If you have been thinking about getting into the business of rental properties, there are many things to consider such as the number of units should you purchase and the amount you should spend just to name two. But one other consideration you don’t want to overlook is the idea of buying property in a location other than where you live. If you’ve never weighed the pros and cons of buying rental properties in different cities, read on.
Of course, buying rental properties in different cities come with their own sets of problems, but there are also solutions that make it possible to keep those properties on your list instead of scratching them off immediately due to location.
Property checks, signing contracts and collecting rent can be more difficult if you are buying rental units in a different city from where you live. You don’t want to go back and forth constantly, so it might be wiser to hire a management company or just a property manager to help you with these tasks. Normally you would put location in the con side of the equation, but there may be reasons to list it as a pro instead. Keep reading.
You don’t want to buy a property that’s so far beyond a fixer upper it should be condemned, but how do you do that from another city or town? As it turns out, there are real estate companies specializing in turnkey rentals that can help you find properties in good condition in your price range and turn this con into another pro.
Even when you buy a property in good condition, it will still need repairs at some point in time, as all homes do. When you find it’s time to make some upgrades and repairs you will want the work to be done fast but also done well, which is why a good relationship with your repair businesses is very important. From a distance, this can be much more difficult. You don’t know the extent of the damage if you haven’t seen it, so how do you know you aren’t getting charged for repairs that aren’t actually being done? That’s where having a property manager you can trust will be very important if you are managing rental properties from a distance. I would put this in the list of negatives for purchasing properties in different cities, unless you do hire a property manager to assist you.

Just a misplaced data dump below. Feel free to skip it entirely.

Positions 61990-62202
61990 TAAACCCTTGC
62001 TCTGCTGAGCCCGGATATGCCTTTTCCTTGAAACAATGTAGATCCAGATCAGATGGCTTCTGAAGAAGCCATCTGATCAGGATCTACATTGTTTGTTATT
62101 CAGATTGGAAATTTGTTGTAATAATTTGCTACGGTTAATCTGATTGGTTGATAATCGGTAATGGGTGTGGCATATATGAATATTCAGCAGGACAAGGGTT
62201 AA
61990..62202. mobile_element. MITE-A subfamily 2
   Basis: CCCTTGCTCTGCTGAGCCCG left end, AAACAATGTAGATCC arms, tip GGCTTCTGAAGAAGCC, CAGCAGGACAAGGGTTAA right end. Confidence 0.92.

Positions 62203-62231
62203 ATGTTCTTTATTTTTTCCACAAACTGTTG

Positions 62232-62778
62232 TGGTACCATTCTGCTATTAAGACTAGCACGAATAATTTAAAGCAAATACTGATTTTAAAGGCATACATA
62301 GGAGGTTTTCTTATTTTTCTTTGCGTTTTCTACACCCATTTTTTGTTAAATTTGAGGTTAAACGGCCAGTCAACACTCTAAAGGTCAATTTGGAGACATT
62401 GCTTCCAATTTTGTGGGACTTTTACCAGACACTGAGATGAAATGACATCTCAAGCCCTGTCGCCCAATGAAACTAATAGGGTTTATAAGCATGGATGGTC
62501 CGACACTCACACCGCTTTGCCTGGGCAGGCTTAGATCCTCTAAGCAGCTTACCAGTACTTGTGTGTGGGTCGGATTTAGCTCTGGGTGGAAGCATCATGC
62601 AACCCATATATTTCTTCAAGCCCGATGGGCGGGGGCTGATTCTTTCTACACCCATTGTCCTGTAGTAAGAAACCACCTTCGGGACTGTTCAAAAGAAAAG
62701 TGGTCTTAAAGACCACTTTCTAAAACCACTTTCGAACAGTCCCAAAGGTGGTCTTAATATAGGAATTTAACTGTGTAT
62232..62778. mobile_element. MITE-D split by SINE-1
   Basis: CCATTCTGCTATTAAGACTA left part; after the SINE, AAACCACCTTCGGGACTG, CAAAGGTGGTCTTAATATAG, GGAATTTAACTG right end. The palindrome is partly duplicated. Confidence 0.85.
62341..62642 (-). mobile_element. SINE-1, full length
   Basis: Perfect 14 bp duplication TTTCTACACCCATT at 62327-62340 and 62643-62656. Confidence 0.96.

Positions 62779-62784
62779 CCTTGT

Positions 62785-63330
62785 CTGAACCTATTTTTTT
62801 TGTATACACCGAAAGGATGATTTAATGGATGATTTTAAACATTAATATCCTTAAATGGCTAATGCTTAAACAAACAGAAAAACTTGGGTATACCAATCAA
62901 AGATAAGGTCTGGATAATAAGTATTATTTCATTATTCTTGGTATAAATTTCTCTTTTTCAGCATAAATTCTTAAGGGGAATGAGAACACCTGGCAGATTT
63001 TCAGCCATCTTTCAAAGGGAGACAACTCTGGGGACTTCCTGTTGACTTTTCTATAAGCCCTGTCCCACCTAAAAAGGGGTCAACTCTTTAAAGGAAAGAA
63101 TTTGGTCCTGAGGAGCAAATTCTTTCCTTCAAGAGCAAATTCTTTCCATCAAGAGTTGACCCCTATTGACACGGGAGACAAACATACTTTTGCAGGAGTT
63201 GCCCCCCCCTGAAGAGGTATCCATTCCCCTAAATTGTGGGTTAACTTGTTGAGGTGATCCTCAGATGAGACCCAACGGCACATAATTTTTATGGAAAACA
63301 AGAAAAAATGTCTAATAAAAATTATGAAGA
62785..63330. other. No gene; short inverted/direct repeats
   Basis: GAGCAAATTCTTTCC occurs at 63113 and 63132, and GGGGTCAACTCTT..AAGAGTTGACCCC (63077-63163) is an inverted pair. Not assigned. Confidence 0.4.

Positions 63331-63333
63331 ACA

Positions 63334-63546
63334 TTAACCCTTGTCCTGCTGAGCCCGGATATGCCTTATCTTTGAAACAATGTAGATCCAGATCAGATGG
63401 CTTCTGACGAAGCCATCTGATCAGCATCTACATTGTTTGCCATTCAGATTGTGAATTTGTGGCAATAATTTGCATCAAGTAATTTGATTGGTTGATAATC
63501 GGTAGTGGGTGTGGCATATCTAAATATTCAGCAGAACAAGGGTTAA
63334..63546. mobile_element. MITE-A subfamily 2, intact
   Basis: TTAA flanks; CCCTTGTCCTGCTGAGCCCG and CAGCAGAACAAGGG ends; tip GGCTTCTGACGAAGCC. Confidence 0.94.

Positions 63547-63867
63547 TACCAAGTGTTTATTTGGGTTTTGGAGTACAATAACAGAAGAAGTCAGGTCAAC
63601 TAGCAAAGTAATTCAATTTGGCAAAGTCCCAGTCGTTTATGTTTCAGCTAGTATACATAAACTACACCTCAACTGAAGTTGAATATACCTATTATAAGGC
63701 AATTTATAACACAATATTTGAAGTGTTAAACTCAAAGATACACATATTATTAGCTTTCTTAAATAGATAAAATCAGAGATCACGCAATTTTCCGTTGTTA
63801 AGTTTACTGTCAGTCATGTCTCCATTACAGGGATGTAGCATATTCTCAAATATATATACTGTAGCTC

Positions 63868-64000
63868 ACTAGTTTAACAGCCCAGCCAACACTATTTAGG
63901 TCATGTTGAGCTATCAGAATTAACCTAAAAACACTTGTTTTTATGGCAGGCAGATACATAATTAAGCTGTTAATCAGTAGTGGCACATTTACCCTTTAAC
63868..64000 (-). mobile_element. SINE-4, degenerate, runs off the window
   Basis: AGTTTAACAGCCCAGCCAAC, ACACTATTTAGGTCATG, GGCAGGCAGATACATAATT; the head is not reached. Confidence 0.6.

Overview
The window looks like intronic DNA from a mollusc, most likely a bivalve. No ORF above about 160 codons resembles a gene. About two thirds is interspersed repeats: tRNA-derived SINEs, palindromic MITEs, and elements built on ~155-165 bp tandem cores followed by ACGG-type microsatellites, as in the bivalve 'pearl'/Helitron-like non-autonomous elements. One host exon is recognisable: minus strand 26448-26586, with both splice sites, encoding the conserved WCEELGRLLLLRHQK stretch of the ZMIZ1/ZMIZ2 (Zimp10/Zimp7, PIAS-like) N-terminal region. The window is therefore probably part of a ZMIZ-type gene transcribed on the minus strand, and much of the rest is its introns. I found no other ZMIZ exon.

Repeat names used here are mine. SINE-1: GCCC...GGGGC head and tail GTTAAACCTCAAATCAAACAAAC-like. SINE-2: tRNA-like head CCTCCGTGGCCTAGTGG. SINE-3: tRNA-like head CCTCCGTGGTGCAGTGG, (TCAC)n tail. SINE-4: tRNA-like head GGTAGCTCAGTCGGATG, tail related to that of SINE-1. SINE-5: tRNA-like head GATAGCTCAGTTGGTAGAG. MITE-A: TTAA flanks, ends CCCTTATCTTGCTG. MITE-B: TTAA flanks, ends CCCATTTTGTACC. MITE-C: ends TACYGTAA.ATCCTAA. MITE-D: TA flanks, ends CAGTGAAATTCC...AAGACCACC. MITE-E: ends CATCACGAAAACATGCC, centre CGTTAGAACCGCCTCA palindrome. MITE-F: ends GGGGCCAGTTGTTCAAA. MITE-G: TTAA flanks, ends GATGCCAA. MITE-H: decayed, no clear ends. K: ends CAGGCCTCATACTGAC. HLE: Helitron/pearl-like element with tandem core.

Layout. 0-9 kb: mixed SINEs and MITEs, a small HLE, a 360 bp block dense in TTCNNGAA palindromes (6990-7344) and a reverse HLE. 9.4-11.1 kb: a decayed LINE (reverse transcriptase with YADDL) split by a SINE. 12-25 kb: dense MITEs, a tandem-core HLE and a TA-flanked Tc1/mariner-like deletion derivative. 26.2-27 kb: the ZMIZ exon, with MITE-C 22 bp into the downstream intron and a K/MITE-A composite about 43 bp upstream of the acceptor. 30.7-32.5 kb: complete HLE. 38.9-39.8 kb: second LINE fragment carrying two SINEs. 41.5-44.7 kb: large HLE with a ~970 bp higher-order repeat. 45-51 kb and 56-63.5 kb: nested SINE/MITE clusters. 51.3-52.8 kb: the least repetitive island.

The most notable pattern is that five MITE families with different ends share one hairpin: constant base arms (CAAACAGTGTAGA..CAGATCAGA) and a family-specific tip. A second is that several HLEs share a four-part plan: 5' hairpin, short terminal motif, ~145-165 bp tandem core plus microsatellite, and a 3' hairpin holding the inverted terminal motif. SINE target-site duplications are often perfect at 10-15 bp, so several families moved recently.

Your dependence on a property manager or management company will cut into your profits. However, it could be a cheaper alternative than you commuting constantly to handle these tasks yourself, so whether you put it in the pro or con side when you are considering rentals in different cities is up to you. Keep in mind, the property manager is also taking care of the day to day hassles of being a landlord so you don’t have to.
Without a property manager, driving by your property to make sure it is being well cared for by your tenant isn’t going to be possible on a frequent basis if at all. If you don’t have a manager, put this in the cons.
The market is limited because there are only so many properties in your location that are available for you to purchase. But you can turn this con into a pro when you can look for properties in multiple locations because you have many more opportunities to invest in rental properties.
Hopefully, the value of your rental property will increase over time allowing you to sell for a profit in the future if you decide to get out of the rental business. But the potential for increase in your investment property can be better in some locations than others due to the market in those areas. Therefore, having the ability to buy rentals in different cities can be a pro. Platforms like AssetColumn.com make it easy for you to make wholesale real estate investment in multiple cities.
Although there are several pros and cons of buying rental properties in different cities, as you can see, it can be done. So don’t limit yourself and don’t settle for a property that may not be right for you simply because it is close to where you live.
Kayla is a personal finance blogger in her mid-20s who loves to write about money topics of all kinds.
Kara Perez is the original founder of From Frugal To Free. She is a money expert, speaker and founder of Bravely Go, a feminist financial education company. Her work has been featured on NPR, Business Insider, Forbes, and Elite Daily.